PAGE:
Whether you’re trying to digitize a collection of local newspapers, a storage room of lab notebooks, or shelves full of deed books, you’ve found yourself in the world of book scanning. 

Book scanning is under the umbrella of “paper scanning,” but there are some differences that make it unique to standard document scanning projects. 

In this article we’ll define book scanning, describe the various types of books, discuss methods to scan books, offer benefits to scanning, and then cover the scanning process.

What Is Book Scanning?

Book scanning is exactly that – scanning books. 

It might sound obvious, but it’s named as a specific type of scanning because books often need different scanners than, say, a box of records.

Antique books in a library

Types of Books

Books come in almost every shape and size you can imagine, but they generally fall into a few common categories. Standard books include things like lab notebooks, catalogs, magazines, instruction manuals, and yearbooks, while oversize books include larger records like official records, Sacramental Registries, maps, and newspapers.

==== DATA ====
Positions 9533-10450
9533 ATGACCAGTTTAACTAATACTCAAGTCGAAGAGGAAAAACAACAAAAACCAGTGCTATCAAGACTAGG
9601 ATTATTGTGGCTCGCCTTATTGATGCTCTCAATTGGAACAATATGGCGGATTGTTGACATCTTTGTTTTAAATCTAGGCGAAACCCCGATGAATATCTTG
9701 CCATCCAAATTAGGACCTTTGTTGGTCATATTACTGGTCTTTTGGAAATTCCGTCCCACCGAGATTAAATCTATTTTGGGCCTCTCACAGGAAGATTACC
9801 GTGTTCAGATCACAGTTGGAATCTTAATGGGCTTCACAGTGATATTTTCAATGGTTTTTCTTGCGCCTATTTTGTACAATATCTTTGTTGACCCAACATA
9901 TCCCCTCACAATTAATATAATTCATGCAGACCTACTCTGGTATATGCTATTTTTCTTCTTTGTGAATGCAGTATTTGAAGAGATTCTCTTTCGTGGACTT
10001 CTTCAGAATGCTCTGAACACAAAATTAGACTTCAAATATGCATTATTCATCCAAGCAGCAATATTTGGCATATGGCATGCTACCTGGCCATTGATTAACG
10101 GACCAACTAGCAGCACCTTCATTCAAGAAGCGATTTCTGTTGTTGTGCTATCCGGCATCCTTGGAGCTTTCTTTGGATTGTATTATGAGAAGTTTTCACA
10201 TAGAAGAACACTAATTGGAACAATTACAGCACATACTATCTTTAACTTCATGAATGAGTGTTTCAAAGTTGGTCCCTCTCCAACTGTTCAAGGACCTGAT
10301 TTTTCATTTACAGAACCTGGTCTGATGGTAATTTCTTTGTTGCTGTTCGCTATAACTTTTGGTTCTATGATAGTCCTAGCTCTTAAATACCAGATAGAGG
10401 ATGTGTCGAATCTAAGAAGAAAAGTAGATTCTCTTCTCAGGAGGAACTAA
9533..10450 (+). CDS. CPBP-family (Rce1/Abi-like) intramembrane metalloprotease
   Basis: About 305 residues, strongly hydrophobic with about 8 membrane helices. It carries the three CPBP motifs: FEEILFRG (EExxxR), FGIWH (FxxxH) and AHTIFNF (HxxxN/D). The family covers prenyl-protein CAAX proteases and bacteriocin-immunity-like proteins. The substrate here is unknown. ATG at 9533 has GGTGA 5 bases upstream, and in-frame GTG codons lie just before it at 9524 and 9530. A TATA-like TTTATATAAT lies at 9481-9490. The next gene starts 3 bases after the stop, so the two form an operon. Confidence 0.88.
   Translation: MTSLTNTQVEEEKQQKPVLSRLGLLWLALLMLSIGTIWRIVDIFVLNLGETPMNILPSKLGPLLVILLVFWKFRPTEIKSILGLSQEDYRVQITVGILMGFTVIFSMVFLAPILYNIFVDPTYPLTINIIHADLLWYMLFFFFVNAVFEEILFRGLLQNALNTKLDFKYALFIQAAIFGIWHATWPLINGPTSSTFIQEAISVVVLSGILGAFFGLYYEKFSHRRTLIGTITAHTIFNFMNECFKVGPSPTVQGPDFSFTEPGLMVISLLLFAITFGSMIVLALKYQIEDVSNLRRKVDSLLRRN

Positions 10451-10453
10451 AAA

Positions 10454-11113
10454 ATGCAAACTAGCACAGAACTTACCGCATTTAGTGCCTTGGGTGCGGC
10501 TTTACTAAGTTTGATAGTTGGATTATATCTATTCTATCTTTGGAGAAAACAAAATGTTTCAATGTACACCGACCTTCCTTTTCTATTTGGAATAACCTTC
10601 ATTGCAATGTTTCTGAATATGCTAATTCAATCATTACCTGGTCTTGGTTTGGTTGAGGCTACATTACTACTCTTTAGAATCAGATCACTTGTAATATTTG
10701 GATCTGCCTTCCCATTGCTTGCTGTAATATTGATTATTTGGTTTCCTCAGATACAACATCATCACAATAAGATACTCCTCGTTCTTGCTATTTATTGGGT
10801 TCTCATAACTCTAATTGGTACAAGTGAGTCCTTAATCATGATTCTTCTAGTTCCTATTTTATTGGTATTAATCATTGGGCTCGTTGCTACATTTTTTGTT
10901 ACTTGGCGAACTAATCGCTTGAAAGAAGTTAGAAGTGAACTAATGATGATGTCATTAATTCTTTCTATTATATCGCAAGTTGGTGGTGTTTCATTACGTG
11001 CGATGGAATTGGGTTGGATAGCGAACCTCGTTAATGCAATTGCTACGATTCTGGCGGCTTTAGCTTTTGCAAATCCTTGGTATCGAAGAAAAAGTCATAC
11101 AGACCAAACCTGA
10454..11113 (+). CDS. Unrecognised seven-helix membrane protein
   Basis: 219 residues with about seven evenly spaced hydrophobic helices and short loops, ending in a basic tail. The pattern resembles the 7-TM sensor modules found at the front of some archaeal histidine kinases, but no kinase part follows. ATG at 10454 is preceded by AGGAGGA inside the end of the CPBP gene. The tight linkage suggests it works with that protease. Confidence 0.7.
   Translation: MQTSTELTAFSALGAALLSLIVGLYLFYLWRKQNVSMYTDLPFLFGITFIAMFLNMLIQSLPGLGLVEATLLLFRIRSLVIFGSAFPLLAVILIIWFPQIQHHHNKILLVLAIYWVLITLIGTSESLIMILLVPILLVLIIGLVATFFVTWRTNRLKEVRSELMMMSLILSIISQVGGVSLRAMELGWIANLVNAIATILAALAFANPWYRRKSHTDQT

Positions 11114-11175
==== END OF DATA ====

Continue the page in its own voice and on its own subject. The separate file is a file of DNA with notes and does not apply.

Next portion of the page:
Data and Laboratory Notebook

The next important distinction is bound versus unbound. Bound books have a spine, and the pages are stuck together in some way, not already separated like you’d find in a folder of papers. With bound books, you typically have two options. The first is scanning the books as they are using an overhead scanner – because you can’t put the pages through a standard rotary or high-speed scanner. The second option is to disbind the books. This could mean cutting the binding with a guillotine or somehow removing the pages so they can be sent through a high-speed scanner.

Shelf full of deed books

Unbound books, on the other hand, can be taken apart easily so the pages can be scanned, potentially on high-speed scanners. Some folks, however, want unbound books captured in their original “book” state to show the historical context, which means using an overhead scanner.

Book Scanning Methods

In the case of bound books, using the overhead scanner is the primary option – unless you decide to let your scanning partner disbind the books through methods such as cutting or page removal. Yes, there is some “destruction” involved in this approach, but your partner will typically have experience with this and aim to minimize any data loss.